The abuse of Klonopin is increasing. The Drug Enforcement Administration reports 271,698 case records for emergency room visits related to benzodiazepines like Klonopin in 2008 and 345,691 in 2010 – a significant jump in just two years. Klonopin accounted for 62,811 of those cases in 2010.
In many cases, emergencies that arise from Klonopin abuse result from people relapsing after they attempt to detox from the drug. During this time, their tolerance is lowered. If they don’t take that into account and they abuse the drug again in the same dose they’re accustomed to, overdose may be the result.
Withdrawing from Klonopin
The withdrawal process involves a structured plan for weaning off or abruptly quitting use of a substance. During detox, the body enters a state of withdrawal that can be unpleasant if it isn’t handled in the appropriate way by trained professionals. Making the detox process more comfortable helps people to complete the process, since many check out of detox before fully completing it due to the discomfort involved. Since Klonopin is a benzodiazepine, medical detox is always required during the withdrawal process.
In the initial stages of Klonopin withdrawal, insomnia often sets in, and from there, clients may be moody or have bouts of anxiety. This may start within the first 24 hours after the last dose, or onset may be delayed until up to 72 hours after the last dose. It isn’t until a week or two out from that last dose that symptoms really intensify and become difficult for many people to manage.
If the person is tapering appropriately off Klonopin, side effects should still be fairly minimal at this stage. Anxiety often lingers during this time and continues well into the third and fourth weeks of detox when other symptoms start to die down. These mild symptoms should be completely eradicated by three months from the start of withdrawal.
The Tapering Process
Tapering is a necessary component of coming off benzodiazepines. How long this process takes depends largely on how much Klonopin was being abused and how often. For this reason, it is important that clients are honest about such practices when entering treatment. Being honest means the withdrawal approach that is structured for a client is appropriate to their needs, which means there is a greater chance of it working successfully.
Tapering down means the client enters treatment and is given Klonopin or an appropriate benzodiazepine substitute at a reduced dose, based on their standard dose. The dose is decreased by 25 percent for each quarter of the withdrawal period, per American Family Physician. This process repeats itself until cessation is complete. For example, someone who normally takes 40 mg of Klonopin a day would start out at 30 mg daily and after one week they would decrease by 25 percent when aiming to be off of the drug completely within four weeks. Typically, the longer Klonopin is abused and the higher the dose, the more intense withdrawal will be.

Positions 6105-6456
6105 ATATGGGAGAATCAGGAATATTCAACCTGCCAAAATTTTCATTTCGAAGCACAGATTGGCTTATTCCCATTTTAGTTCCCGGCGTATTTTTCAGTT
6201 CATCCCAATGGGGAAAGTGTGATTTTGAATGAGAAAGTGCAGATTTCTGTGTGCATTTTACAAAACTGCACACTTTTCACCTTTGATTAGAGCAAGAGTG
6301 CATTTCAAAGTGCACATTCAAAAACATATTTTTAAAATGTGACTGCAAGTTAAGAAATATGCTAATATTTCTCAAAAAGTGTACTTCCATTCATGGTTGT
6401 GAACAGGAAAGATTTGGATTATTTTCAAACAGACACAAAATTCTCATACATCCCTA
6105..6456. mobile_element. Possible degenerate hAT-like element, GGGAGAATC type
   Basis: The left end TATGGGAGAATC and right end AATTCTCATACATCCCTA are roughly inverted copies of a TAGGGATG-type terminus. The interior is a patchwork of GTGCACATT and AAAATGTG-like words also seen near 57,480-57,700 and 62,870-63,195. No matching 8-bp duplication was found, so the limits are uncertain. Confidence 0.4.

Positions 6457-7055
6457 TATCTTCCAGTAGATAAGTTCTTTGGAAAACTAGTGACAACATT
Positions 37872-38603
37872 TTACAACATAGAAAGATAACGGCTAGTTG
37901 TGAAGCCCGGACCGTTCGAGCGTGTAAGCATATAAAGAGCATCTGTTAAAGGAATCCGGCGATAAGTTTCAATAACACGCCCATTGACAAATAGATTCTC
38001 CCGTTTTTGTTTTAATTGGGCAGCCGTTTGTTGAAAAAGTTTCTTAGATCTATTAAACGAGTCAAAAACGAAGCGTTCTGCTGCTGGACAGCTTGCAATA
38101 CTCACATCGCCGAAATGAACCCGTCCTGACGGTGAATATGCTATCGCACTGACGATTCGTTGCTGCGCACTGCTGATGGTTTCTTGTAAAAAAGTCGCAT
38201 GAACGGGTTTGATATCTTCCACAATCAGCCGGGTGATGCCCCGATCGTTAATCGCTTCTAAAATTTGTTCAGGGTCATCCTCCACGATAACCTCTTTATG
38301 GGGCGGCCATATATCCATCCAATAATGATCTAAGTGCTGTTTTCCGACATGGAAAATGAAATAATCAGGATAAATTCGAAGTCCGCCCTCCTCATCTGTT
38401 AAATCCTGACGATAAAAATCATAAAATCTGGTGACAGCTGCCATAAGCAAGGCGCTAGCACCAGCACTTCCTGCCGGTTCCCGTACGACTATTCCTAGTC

As stated, medical detox that involves a tapering process is always recommended for Klonopin withdrawal. If a person attempts to quit suddenly, severe, and even life-threatening, withdrawal symptoms may occur.
These may include:
- Extreme anxiety
- Panic attacks
- Memory loss
- Suicidal ideation
People who abuse Klonopin often find it sedates them into a deep sleep state. Thus, when they quit using it or cut back how often or how much they use, insomnia generally presents. This is one of the major side effects of withdrawal that leads people to reach for more Klonopin. During withdrawal – a time most people wish they could just sleep through – the absence of this drug often causes people to struggle with restlessness and alertness.
Depersonalization, depression, and anxiety may surface as a person begins to wean from the drug. These issues can be treated with therapy and other prescription medications that carry less addictive potential. Other people may experience tremors and sickness, because benzodiazepines like Klonopin are known to weaken the immune system. In the appropriate treatment setting, these issues can be promptly addressed by medical personnel.
Underlying mental illness can also complicate withdrawal from Klonopin. In fact, many people who abuse this drug started out using it as a prescribed treatment for a co-occurring anxiety disorder. HelpGuide reports 53 percent of people who abuse drugs also struggle with mental health disorders. It’s important that all co-occurring mental health issues are addressed during addiction treatment. Seek out a program that offers such services.
The exact timeframe of Klonopin withdrawal will vary from person to person, based on the extent of abuse, dosage levels, co-occurring medical and mental health issues, and personal differences. Since a tapered approach is used, the overall withdrawal timeline is longer than it is with abrupt detox approaches. Often, it can take several months to fully withdraw from Klonopin or another benzodiazepine. Generally, therapy begins during this tapering process.